Simply put, there’s a lot of different types of racing to be found here. It’s just that none of them are exceptional. There only being a limited amount of vehicles to purchase also doesn’t help, nor does the fact that you can only upgrade them by picking up loot drops after races. To boot, buying a vehicle is also a very expensive undertaking due to high prices.

Fast travel also plays a key role here, and its inclusion actually hurts the open world aspect of the game. Since you don’t need to drive to each individual event, and can get to them all by opening a menu and pressing a couple of buttons, the game feels smaller than it is. This is accentuated by the fact that some of the events use the same routes and cities, despite a not-to-scale representation of the United States of America being available for use. In fact, certain states are practically overlooked, and basically exist as the equivalent of white space on the map that shows all of the game’s events, photo opportunities and the like.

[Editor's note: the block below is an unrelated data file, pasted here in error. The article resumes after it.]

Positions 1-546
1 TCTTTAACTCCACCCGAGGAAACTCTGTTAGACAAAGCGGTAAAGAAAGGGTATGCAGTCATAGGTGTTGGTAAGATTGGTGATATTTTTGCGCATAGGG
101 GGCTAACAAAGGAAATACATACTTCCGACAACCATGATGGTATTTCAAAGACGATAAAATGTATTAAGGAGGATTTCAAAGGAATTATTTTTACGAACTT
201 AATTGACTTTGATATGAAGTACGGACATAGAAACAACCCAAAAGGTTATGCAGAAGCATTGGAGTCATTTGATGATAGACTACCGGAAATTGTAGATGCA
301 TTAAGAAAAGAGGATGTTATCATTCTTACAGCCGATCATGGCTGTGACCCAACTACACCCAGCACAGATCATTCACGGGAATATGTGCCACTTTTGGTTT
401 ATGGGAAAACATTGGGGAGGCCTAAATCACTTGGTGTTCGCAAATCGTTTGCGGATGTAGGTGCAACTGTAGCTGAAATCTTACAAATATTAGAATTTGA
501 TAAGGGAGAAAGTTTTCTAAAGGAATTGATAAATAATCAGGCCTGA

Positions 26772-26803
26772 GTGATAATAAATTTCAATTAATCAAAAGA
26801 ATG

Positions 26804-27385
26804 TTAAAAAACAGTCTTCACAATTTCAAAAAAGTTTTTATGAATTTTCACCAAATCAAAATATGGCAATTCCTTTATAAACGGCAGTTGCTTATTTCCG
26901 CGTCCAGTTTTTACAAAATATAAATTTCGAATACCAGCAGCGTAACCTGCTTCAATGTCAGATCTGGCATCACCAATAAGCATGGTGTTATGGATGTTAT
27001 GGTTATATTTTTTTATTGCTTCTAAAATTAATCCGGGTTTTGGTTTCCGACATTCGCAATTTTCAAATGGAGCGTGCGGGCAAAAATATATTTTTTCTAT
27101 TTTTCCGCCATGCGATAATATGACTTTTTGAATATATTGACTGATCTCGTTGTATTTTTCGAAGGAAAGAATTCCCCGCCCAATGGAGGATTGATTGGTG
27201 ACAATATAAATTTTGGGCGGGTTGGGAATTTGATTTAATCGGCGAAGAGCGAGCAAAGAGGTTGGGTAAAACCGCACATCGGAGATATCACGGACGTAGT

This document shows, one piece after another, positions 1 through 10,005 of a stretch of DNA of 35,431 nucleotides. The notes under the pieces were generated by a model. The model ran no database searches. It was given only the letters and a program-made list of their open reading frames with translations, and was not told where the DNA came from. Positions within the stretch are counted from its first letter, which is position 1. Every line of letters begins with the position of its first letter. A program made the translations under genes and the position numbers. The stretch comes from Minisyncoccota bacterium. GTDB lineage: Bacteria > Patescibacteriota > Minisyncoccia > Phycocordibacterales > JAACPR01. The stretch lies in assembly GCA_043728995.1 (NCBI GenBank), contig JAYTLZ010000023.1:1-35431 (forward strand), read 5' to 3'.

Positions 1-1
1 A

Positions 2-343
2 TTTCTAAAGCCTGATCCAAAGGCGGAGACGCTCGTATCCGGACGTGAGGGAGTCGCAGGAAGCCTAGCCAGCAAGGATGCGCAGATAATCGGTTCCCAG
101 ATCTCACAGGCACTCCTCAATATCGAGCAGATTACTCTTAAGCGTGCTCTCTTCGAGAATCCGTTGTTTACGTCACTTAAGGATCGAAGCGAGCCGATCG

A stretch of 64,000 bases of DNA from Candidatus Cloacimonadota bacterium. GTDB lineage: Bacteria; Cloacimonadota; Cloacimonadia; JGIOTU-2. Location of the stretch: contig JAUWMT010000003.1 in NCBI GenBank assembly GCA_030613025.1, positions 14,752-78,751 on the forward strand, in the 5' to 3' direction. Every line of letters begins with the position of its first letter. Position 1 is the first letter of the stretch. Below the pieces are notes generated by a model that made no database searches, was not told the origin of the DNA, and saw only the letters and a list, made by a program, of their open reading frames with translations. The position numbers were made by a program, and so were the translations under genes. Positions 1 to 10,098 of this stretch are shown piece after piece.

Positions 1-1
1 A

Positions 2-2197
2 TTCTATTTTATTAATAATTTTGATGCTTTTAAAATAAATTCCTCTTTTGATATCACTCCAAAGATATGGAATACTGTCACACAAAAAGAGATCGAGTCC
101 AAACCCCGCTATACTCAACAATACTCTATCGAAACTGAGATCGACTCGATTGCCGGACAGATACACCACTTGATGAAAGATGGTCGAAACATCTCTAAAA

Given how much of an emphasis has been placed on The Crew and The Crew 2 being social, open world games, it’s odd to think of how small fast travel actually makes this one feel, not to mention how few open world challenges there actually are. Yes, there are some activities, but they can all be found in the menu and fast traveled to at will. This isn’t like Forza Horizon 3, where the world truly feels alive and offers lots of miscellaneous challenges.

Said activities sometimes differ by vehicle class. For instance, the planes have some that task you with performing tricks (again), or flying close to the ground for as long as possible. Boats, on the other hand, have ones where you get a limited amount of time to reach or exceed a set score by running over different coloured buoys. The most enjoyable ones, though, are shared across different types (land and sea, that is), and take the form of slalom and escape courses. The slalom ones are pretty straightforward, and just task you with going left or right past gates, while the escape ones need a bit of explanation. They’re pretty simple, though, and just ask you to drive as fast and as far as you can in an attempt to outrun a giant red orb that threatens to consume you.